ACC Minister Judith Collins has finally rejected a return to "pay-as-you-go" funding for the state-owned insurer, after earlier refusing to rule it out as part of a review of funding options.
"Pay as you go is not for us, no," she said today.
Labour spokesman Andrew Little has called for a debate about dumping the current fully funded model, which would allow levies to drop by up to 25 per cent.
The Greens' Kevin Hague favoured a switch to pay-as-you-go, but was also eyeing up to $15 billion in reserves held by the corporation for other projects.
Collins said the Government did not want to burden future generations with the cost of current accidents.
"I'm surprised that the Greens and Labour, who support the Cullen fund on the same basis as it's pre-funding superannuation, would suddenly decide that they want to burden our future generations with the cost of our injuries."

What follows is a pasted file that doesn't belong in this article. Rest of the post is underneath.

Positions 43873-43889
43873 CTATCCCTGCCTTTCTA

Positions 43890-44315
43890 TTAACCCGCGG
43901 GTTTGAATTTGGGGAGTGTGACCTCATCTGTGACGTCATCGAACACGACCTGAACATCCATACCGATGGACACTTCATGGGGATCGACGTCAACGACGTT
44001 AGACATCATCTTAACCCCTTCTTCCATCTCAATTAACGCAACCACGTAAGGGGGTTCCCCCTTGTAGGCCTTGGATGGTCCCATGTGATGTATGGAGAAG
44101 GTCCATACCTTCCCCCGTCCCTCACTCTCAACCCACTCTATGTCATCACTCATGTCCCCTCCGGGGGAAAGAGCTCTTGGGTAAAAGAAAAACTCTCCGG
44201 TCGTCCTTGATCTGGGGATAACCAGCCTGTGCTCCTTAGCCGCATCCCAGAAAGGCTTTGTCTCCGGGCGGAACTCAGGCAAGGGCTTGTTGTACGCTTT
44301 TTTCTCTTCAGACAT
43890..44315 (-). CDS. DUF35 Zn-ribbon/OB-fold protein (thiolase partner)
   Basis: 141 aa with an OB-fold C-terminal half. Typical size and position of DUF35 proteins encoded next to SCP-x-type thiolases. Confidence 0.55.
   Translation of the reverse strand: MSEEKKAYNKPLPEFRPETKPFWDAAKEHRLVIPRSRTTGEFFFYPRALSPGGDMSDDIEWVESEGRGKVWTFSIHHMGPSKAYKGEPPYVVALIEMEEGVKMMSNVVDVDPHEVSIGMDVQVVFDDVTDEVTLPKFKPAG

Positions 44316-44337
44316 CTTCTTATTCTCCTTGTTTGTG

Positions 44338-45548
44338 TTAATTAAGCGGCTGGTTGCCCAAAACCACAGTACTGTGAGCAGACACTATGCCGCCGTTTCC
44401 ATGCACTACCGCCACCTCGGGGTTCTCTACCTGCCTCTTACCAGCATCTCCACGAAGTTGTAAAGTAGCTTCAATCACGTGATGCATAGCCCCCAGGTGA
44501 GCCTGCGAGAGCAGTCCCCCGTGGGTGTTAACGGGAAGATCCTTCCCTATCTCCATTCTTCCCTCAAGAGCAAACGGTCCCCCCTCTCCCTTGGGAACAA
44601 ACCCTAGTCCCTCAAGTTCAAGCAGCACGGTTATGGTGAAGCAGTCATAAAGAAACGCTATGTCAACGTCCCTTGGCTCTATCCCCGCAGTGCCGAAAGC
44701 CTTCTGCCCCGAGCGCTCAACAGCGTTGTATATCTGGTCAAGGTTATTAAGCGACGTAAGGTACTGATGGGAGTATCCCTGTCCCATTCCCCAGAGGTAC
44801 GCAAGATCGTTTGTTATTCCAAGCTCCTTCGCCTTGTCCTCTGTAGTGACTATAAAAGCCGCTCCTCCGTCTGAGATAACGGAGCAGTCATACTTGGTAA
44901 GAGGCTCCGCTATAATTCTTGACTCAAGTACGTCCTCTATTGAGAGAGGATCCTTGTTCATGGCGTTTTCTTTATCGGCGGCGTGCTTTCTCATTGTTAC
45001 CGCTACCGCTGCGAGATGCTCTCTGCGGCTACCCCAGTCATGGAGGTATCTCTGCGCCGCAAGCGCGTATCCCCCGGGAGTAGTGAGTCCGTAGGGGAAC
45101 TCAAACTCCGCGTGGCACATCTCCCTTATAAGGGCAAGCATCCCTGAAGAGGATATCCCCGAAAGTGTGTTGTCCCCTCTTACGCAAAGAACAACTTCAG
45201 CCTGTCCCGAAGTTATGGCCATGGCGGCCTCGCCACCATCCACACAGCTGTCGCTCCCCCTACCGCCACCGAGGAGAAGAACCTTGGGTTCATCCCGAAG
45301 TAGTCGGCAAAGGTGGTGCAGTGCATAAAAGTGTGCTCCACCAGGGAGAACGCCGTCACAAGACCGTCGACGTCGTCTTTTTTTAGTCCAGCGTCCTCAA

Some claimants could be with the corporation for up to 80 years, so it was unrealistic. to shift to pay-as-you-go.
She said the corporation was doing well on funding.
"What we're looking at is just looking at some of the levels of pre-funding," she said.
Under the current fully-funded model, ACC sets levies to cover the current and future costs of existing claimants and is aiming to reach its fully funded target by 2019. ACC currently has investments of $19.5b and a net liability of $4.5b
Hague had said changing the way ACC was funded could give a $1b windfall to workers and businesses and free up the reserves to cut government debt or fund the Christchurch rebuild.
Little favoured leaving the existing reserves with ACC.
In the current year, ACC expects to collect $5b in levies from workers, employers and motor vehicle owners and pay out $2.8b.
- © Fairfax NZ News
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